FIGURES disclosed by Minister of Education Anthony Garcia – that suggest about seven per cent of the student population got no passes at the Caribbean Secondary Education Certificate (CSEC) exam in May and June – are disturbing and demand priority attention.
Garcia revealed 1,486 students got no passes out of a total of 21,520 who sat CSEC. While this seven per cent figure is better than the regional average of 13 per cent, none can take comfort in the fact that there are clearly students slipping through the cracks of our secondary school education programme.
Undoubtedly, the objective of the programme is not to raise pass figures. The objective of education is to increase the capacity for critical thought and reasoning. Yet, such a significant proportion of students who do not manage to pass a single subject is a sign that students are being failed by the system on both counts.
All stakeholders need to get to the bottom of this. Teachers and schools must identify what has gone amiss and the Ministry of Education must provide adequate oversight of this situation. Such oversight is essential if the proper support can be supplied.
The overall focus of any secondary school is to provide a safe environment in which learning can take place. Unfortunately, there have been serious challenges to this. Schools have experienced problems with indiscipline and inadequate security, diverting focus away from what should be the bedrock of any education institution: learning.
It’s not clear if there is a link between the unfavourable conditions that have developed in some schools and low levels of performance, but such a link is plausible. What is clear, however, is that current arrangements to deal with students with special learning needs have much room for improvement.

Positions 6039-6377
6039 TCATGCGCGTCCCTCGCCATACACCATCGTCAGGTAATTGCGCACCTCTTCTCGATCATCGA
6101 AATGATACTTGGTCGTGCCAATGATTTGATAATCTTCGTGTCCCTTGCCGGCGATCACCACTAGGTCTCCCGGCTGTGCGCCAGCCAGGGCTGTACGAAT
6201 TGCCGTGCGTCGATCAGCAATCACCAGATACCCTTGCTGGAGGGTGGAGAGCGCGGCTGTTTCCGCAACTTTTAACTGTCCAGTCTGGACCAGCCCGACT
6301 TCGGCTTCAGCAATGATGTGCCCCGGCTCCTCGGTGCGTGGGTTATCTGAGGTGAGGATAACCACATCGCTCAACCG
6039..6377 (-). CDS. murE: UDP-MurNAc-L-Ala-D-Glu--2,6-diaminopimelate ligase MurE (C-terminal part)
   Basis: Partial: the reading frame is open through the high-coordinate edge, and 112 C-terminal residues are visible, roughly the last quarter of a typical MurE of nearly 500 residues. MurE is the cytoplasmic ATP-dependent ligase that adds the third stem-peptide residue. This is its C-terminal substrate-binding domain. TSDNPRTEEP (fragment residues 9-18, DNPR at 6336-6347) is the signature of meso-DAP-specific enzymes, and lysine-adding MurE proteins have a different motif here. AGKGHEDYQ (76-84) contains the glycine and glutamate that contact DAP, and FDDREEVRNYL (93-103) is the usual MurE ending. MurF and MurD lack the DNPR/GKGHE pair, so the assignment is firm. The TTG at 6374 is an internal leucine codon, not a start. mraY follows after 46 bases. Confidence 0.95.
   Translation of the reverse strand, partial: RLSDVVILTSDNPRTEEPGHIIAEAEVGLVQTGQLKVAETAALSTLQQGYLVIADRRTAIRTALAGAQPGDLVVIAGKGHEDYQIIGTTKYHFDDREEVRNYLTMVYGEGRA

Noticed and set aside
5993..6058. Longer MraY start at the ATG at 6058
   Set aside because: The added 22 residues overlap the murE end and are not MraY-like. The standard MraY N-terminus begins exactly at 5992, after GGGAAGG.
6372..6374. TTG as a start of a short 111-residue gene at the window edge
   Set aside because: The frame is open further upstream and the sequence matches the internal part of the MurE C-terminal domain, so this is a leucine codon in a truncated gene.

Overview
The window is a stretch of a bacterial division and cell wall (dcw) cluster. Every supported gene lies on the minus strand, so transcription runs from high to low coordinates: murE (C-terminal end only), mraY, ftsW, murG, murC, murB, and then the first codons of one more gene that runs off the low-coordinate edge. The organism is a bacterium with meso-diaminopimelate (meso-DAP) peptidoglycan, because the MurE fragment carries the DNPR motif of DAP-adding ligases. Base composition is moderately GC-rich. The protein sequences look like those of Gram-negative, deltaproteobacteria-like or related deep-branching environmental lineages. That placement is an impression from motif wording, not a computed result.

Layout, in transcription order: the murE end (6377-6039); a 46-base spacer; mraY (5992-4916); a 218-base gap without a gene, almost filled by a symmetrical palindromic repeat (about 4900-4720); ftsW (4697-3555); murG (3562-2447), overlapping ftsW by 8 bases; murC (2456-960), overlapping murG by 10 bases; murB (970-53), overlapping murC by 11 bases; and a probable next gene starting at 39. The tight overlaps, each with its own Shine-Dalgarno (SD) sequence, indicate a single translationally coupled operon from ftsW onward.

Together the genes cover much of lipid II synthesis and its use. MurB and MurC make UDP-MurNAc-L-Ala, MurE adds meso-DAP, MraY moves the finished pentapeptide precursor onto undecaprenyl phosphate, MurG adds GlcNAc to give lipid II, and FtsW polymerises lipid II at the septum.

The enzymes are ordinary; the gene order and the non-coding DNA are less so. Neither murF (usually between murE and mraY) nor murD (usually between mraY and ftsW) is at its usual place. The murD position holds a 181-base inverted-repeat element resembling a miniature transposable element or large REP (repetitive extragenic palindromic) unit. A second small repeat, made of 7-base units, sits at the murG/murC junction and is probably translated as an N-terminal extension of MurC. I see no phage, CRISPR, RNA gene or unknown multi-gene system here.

The State has in the past sought to increase the stock of officials at schools with training to deal with special needs students. However, the startling figures presented by the minister this week show how those efforts have to be bolstered. With the new school term soon upon us, officials need to ensure all measures are in place to ensure students are able to function in a safe and secure environment, and that all infrastructural needs are also met.
What will become of the students who have obtained no passes? They cannot be allowed to disappear into oblivion. A serious intervention has to occur, both to understand what happened in the school system and to assist these students going forward.
“The future of this nation lies in the school bags of our children,” our first prime minister, Dr Eric Williams, famously said. As we prepare to celebrate 56 years of independence at the end of this month, efforts to provide appropriate levels of education need to be bolstered.